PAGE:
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The past few days have seen a flurry of controversial conversation following news reports that an online search engine was used to identify anonymous DNA donors. The news reports followed the January 17 release of a paper titled,“Identifying Personal Genomes by Surname Inference,” published in Science magazine.
The revelation that anonymous DNA donors could be re-identified sparked commentary about the privacy issues inherent to the collection of DNA databases. Within the past year, proponents of personalized healthcare have seen great achievements in genomics, with genetic sequencing kits on trajectory to become available over the counter, and with several companies already offering genetic sequencing services to the public commercially.
And with the rise of informatics' ability to interpret scientific data with increasing efficacy, researchers have naturally become excited about the potential advantages of creating genetic databases comprised of DNA sequences from vast numbers of people – because with high volumes of diverse genetic information readily available for analysis, personalized and effective disease treatment and prevention solutions become achievable.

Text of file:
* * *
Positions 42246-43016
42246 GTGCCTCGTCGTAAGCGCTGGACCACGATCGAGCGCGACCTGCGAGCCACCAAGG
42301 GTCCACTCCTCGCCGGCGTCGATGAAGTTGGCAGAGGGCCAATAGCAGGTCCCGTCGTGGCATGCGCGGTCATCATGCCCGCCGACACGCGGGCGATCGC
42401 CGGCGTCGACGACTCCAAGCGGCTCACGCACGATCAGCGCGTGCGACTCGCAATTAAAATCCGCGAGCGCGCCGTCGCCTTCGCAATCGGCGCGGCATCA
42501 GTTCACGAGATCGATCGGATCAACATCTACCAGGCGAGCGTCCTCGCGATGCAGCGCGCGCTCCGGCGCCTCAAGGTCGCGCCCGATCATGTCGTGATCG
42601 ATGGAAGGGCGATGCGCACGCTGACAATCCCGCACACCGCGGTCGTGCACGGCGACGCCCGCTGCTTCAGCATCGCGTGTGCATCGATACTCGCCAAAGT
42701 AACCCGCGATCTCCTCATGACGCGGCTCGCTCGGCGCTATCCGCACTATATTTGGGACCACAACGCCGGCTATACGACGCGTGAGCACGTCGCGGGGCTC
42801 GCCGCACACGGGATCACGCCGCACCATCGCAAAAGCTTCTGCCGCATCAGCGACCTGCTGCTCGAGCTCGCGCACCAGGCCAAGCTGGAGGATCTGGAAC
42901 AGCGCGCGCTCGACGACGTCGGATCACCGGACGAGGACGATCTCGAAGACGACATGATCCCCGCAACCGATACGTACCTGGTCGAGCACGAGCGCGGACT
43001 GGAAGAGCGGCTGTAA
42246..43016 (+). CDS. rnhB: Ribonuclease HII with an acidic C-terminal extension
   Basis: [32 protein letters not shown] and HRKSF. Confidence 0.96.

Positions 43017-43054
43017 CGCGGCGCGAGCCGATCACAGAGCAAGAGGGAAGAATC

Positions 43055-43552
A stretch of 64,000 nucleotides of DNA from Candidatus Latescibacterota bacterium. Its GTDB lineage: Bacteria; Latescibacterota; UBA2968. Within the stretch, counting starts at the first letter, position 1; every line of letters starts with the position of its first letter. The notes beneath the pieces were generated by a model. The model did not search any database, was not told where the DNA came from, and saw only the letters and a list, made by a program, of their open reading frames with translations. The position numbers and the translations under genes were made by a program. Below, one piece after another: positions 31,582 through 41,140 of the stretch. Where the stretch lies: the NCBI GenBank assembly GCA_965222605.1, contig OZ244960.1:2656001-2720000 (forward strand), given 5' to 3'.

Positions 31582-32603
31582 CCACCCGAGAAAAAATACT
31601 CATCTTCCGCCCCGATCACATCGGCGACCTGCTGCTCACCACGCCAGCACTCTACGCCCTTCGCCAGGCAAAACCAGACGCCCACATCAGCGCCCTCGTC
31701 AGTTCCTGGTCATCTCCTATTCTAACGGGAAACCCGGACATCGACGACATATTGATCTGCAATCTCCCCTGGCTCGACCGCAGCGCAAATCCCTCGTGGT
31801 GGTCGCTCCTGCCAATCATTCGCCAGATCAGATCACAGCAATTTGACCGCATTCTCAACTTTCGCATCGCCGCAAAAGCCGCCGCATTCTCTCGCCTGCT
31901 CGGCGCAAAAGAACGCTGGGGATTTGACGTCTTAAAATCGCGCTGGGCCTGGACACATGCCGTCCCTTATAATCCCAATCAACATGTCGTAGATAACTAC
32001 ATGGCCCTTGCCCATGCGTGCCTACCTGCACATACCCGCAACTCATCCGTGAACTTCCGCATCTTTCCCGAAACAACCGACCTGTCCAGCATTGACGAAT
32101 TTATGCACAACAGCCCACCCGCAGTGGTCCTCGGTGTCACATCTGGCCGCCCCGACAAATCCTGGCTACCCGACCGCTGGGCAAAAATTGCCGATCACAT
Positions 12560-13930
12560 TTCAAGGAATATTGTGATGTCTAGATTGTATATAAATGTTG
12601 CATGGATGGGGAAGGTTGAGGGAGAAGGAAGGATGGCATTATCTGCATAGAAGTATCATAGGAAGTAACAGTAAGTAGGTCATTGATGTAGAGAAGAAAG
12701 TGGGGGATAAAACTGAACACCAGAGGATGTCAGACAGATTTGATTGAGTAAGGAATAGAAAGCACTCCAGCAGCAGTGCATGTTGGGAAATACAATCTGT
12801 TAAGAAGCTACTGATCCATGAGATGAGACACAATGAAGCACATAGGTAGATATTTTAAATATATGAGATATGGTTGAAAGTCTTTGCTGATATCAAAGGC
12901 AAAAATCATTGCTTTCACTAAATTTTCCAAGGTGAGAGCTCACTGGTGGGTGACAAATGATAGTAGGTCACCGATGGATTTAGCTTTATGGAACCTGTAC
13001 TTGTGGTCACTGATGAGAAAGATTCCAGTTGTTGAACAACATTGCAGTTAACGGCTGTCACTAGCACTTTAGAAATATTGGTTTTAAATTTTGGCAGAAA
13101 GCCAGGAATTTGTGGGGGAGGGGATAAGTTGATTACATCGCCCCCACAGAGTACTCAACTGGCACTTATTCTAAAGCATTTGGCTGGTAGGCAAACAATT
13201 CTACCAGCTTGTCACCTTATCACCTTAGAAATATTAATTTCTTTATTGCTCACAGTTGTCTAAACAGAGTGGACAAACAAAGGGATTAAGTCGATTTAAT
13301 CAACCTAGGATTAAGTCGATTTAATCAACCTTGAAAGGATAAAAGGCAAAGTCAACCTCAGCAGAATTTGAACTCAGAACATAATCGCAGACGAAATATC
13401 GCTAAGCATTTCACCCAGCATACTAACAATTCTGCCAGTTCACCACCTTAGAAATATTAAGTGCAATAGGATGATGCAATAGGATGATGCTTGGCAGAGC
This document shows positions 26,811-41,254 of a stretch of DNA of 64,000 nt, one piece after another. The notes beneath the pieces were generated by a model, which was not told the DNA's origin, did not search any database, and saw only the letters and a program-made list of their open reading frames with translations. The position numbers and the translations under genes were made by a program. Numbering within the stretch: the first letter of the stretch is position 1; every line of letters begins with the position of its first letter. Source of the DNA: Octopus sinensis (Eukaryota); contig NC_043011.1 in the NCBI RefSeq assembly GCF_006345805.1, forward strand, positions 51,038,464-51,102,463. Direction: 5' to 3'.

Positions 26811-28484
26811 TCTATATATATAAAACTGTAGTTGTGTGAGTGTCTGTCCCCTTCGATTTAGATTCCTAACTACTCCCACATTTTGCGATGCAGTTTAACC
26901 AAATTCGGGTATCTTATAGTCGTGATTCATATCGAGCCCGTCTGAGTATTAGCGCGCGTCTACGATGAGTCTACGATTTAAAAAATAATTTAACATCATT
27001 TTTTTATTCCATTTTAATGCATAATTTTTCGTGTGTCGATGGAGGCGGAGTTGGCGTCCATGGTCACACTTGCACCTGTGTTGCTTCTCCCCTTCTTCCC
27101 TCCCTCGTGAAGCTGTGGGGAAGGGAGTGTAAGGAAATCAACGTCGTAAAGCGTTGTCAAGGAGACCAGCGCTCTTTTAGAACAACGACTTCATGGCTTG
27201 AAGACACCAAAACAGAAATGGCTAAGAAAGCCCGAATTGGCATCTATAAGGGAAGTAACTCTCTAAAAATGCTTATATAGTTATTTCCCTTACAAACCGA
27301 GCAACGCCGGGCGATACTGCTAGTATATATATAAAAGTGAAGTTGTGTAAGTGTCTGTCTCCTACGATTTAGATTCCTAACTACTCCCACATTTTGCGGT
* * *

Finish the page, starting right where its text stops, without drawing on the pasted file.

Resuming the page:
This revelation about the non-guaranteed anonymity is not novel. Individuals who donate genetic information are informed that their anonymity is not 100% guaranteed, and the findings published in the recent Science article aren’t the first time an online search process was used to identify an anonymous donor.
For example, in 2005, a news story swept the internet that a 15-year-old boy had correctly identified and then contacted his biological father, an anonymous sperm donor. The teenager used an online genealogical DNA service and an online birth date and birth name registry to pinpoint his father’s identity.
But if the regulation of large, widespread DNA databases becomes routine in the future of medical progress, would we ever find ourselves in a world akin to the fictitious, futuristic society of the 1997 sci-fi movie Gattaca?
The answer: highly unlikely.
Why? Stay tuned for a second blog post, "DNA Anonymity, Part II: What privacy can we expect in the future?", that will discuss what Americans can expect in terms of federal regulation concerning personal privacy and anonymity as genetic sequencing will likely become a routine part of future disease prevention and treatment.